Along with community members, several faculty members were also present. Tina Chronopoulos, an associate professor of classical and Near Eastern studies and interim director of the Center of Medieval and Renaissance Studies, said she wanted to be at the demonstration to provide another perspective on the situation.

“I care very much about the safety of our students and I wanted to make sure that there are some people who are not the police and students to observe what is going on,” Chronopoulos said.

In the aftermath of the demonstration, Brian Rose, vice president for student affairs, released a public statement indicating the University will investigate individual students and organizations who “encouraged or participated in any activity that violated applicable law and University policies.”

“The University is incredibly disappointed with the events that happened tonight, particularly given that demonstrators were provided an adjacent lecture hall to engage in a counter discussion,” the statement read. “The protestors chose instead to infringe on the expressive activity of others and to prevent those who wished to hear the speaker from doing so.”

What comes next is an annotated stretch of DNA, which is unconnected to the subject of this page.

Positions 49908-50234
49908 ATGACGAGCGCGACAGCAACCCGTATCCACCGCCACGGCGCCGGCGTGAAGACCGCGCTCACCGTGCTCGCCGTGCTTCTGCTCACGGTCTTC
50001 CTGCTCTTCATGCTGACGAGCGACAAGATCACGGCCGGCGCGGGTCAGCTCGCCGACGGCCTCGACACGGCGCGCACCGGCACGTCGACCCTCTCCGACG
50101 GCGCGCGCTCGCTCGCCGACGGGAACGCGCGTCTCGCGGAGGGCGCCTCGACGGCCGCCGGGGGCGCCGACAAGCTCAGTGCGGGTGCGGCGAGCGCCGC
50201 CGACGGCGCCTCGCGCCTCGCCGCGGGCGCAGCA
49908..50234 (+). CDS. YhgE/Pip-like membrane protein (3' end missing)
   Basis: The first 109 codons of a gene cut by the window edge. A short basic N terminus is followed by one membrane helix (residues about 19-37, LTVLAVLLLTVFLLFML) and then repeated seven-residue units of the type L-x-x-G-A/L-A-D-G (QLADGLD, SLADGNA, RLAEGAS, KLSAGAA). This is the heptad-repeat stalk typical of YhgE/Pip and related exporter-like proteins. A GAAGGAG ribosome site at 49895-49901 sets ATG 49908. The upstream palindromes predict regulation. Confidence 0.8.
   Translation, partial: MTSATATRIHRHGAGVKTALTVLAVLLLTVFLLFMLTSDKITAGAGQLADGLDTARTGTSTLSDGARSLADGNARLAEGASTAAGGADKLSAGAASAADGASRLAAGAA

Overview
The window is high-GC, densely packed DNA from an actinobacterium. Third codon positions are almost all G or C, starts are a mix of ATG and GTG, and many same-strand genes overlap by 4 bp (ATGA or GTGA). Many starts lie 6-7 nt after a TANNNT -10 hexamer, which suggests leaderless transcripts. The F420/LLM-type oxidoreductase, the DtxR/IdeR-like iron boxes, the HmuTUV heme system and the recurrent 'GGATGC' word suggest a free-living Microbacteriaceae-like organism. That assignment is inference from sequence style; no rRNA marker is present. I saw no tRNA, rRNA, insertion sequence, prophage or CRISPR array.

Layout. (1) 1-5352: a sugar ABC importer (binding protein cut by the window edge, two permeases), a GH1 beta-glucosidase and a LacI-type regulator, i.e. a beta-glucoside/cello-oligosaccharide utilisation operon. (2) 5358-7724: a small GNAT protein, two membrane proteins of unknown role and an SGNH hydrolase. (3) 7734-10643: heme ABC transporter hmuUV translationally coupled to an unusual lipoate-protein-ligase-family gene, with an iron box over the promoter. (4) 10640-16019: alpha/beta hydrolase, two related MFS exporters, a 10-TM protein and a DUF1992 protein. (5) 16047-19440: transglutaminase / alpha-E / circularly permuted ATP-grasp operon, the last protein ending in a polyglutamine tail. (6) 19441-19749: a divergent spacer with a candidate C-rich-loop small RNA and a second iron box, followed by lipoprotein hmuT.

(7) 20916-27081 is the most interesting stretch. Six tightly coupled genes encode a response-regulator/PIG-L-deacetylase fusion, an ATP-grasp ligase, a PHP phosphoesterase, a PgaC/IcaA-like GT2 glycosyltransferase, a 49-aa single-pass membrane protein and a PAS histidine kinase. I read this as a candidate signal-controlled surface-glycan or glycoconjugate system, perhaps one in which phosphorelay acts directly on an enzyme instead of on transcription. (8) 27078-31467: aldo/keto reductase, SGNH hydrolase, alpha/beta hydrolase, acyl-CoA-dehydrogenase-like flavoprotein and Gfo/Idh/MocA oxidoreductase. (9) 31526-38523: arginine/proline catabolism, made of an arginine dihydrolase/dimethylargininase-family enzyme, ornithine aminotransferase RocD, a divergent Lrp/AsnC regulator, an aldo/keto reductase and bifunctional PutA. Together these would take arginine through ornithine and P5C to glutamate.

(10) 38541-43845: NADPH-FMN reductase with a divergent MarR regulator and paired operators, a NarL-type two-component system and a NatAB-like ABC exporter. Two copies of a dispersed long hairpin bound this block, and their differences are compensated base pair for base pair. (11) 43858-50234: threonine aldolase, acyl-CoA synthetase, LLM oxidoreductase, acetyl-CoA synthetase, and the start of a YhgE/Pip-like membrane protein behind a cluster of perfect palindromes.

Rose also wrote that the University chose to deploy “a large number of police to maintain order at the event.” Roughly 10 officers were present in the Lecture Hall at the start of Laffer’s talk.

State Sen. Fred Akshar (R-Binghamton) also weighed in on the protest, announcing via Twitter that he will be canceling an event he was scheduled to speak at on campus on Tuesday.

“These kinds of unconstructive and abusive stunts should have no place on campus for an institute of higher learning,” Akshar wrote. “They do nothing but impede meaningful dialogue, higher learning and the expression of beliefs and ideas. On-campus organizations should be able to peacefully and respectfully gather, and the very fact that this needs to be stated is disheartening.”

Rose wrote that the University will defend freedom of speech on campus.

“As an institution of higher education, freedom of speech is fundamental to our core mission; academic inquiry and the exchange of ideas rest on the principle that all have a right to express their beliefs,” his statement read.